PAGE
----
Can someone tell me (or give me a hint) WHEN this doesn't work ("comboSize" is N (1 for the single item) and "price" is P from the input). I really can't figure it out.
Darko
Code: Select all
cost = new long[110];
for (int i = 1; i < 110; i++) {
if (i == 2 && cost[1] == 0)
break;
long min = Long.MAX_VALUE;
for (int j = 0; j < prices.length; j++) {
if (prices[j].price == 0) {
min = 0;
break;
}
int q = i / prices[j].comboSize;
int r = i % prices[j].comboSize;
if(r == i  i == 1){
q = 1;
r = 0;
}
long c = q * prices[j].price + cost[r];
if (c < min)
min = c;
}
cost[i] = min;
}
What's prices.length?
What are you doing in
You mat try this I/O
Input
Output
What are you doing in
Code: Select all
int q = i / prices[j].comboSize;
int r = i % prices[j].comboSize;
Input
Code: Select all
10.00 2
3 25.00
4 32.00
3 4 5 6 7
Code: Select all
Case 1:
Buy 3 for $25.00
Buy 4 for $32.00
Buy 5 for $42.00
Buy 6 for $50.00
Buy 7 for $57.00

 Guru
 Posts: 647
 Joined: Wed Jun 26, 2002 10:12 pm
 Location: Hong Kong and New York City
 Contact:
Looking up to 110 isn't enough. Also, there's a simplier recurrence..Sometimes you need to buy more than 100 items for cheaper..
Check out http://www.algorithmist.com !
Thanks for the responses, guys.
prices.length is the length of the array holding the (comboSize,price) pairs (M+1 of them).
I increased 101 to 110 just in desperation, those are K's (that are never larger than 100) (I just tried 200 in another desperate attempt...)
I know that that method is slow, I keep dividing the same things and use only already calculated values for the remainders. But it runs in one second, so it's fine. I don't understand why I'm getting WA.
Yes, q is quotient and r is reminder. As in:
K = 10
N = 3, P = 10.00
I calculate the cost as:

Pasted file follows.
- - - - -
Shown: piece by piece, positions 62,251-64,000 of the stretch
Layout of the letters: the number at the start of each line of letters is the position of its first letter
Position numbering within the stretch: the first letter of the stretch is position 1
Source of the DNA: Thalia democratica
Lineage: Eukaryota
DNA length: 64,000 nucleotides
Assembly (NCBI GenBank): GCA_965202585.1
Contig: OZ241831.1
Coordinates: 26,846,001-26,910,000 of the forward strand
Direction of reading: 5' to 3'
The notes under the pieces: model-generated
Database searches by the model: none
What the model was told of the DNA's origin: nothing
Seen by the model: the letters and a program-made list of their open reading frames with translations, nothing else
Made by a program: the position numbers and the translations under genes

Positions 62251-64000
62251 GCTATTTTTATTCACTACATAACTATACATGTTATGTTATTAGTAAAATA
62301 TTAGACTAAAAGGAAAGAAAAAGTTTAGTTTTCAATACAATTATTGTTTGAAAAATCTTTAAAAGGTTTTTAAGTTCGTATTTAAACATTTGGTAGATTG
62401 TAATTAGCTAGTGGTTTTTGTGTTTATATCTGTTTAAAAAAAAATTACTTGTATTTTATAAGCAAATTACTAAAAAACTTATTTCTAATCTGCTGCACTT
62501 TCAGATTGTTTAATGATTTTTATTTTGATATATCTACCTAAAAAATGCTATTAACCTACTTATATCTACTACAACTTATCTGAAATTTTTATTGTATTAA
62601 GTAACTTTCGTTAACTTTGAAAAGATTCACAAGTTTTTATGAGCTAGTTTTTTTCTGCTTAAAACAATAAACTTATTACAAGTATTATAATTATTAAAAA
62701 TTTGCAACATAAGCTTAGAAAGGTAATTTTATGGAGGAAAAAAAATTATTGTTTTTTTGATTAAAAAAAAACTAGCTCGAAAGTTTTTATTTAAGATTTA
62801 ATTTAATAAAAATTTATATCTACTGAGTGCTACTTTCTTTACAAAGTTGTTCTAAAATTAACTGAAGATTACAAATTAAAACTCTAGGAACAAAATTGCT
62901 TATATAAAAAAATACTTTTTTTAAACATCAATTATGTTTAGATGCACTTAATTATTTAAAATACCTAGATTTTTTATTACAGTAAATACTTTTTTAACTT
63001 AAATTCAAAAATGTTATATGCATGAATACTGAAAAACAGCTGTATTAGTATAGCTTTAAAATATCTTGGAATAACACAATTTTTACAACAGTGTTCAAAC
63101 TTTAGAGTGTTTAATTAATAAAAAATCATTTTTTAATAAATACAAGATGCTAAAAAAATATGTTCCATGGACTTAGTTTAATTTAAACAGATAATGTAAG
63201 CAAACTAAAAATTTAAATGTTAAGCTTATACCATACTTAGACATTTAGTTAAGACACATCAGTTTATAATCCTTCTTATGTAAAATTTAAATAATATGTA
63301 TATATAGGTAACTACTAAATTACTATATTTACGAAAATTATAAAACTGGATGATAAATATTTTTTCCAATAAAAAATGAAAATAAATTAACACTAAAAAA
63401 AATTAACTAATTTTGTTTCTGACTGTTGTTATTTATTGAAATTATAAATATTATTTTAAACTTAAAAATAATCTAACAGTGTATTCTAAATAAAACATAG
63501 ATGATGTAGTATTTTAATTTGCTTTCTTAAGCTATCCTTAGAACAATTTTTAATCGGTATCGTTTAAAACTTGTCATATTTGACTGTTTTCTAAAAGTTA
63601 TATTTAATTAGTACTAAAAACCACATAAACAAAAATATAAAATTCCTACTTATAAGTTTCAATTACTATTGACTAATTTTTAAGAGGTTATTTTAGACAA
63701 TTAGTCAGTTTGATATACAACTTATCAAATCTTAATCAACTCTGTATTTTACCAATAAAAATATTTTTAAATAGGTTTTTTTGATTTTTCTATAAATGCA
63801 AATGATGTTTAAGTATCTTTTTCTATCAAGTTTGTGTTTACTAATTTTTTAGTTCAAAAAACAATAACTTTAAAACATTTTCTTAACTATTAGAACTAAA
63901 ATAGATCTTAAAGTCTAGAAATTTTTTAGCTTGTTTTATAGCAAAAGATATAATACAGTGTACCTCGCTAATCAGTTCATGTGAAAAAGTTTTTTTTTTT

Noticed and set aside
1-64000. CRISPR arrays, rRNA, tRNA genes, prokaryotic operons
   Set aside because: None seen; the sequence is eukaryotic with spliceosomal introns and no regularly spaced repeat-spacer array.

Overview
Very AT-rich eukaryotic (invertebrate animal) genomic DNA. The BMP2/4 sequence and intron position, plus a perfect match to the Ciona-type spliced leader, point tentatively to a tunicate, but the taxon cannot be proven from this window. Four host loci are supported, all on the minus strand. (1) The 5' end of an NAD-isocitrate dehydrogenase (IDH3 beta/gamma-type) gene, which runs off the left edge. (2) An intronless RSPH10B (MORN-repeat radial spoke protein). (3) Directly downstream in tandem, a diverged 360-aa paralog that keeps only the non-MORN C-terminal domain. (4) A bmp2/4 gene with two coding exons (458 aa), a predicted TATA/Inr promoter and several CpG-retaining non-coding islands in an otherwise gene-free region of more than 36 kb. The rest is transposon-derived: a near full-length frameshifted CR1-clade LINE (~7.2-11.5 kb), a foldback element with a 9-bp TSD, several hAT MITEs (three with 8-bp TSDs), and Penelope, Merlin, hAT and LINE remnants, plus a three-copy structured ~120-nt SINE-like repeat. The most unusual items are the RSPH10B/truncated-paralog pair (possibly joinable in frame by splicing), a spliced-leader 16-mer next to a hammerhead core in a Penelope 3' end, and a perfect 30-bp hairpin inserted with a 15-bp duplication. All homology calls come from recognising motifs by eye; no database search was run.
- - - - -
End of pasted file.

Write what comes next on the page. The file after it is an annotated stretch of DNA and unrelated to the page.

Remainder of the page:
q = 10/3 = 3
r = 1
c = q*price+cost[r] = 3*10.00 + cost[1]
Then I get minimum of those c's for all (N,P)'s (and I consider the initial one as (1, unitPrice)).
Even if you buy more than 100 items, it doesn't matter, I consider only the cost of the deal, not if there are more than 100 (if K<comboSize, I set q to 1 and r to 0).
If you think that 100 is the key, can you please provide some input, as I said, I ran out of ideas.
Darko
prices.length is the length of the array holding the (comboSize,price) pairs (M+1 of them).
I increased 101 to 110 just in desperation, those are K's (that are never larger than 100) (I just tried 200 in another desperate attempt...)
I know that that method is slow, I keep dividing the same things and use only already calculated values for the remainders. But it runs in one second, so it's fine. I don't understand why I'm getting WA.
Yes, q is quotient and r is reminder. As in:
K = 10
N = 3, P = 10.00
I calculate the cost as:
q = 10/3 = 3
r = 1
c = q*price+cost[r] = 3*10.00 + cost[1]
Then I get minimum of those c's for all (N,P)'s (and I consider the initial one as (1, unitPrice)).
Even if you buy more than 100 items, it doesn't matter, I consider only the cost of the deal, not if there are more than 100 (if K<comboSize, I set q to 1 and r to 0).
If you think that 100 is the key, can you please provide some input, as I said, I ran out of ideas.
Darko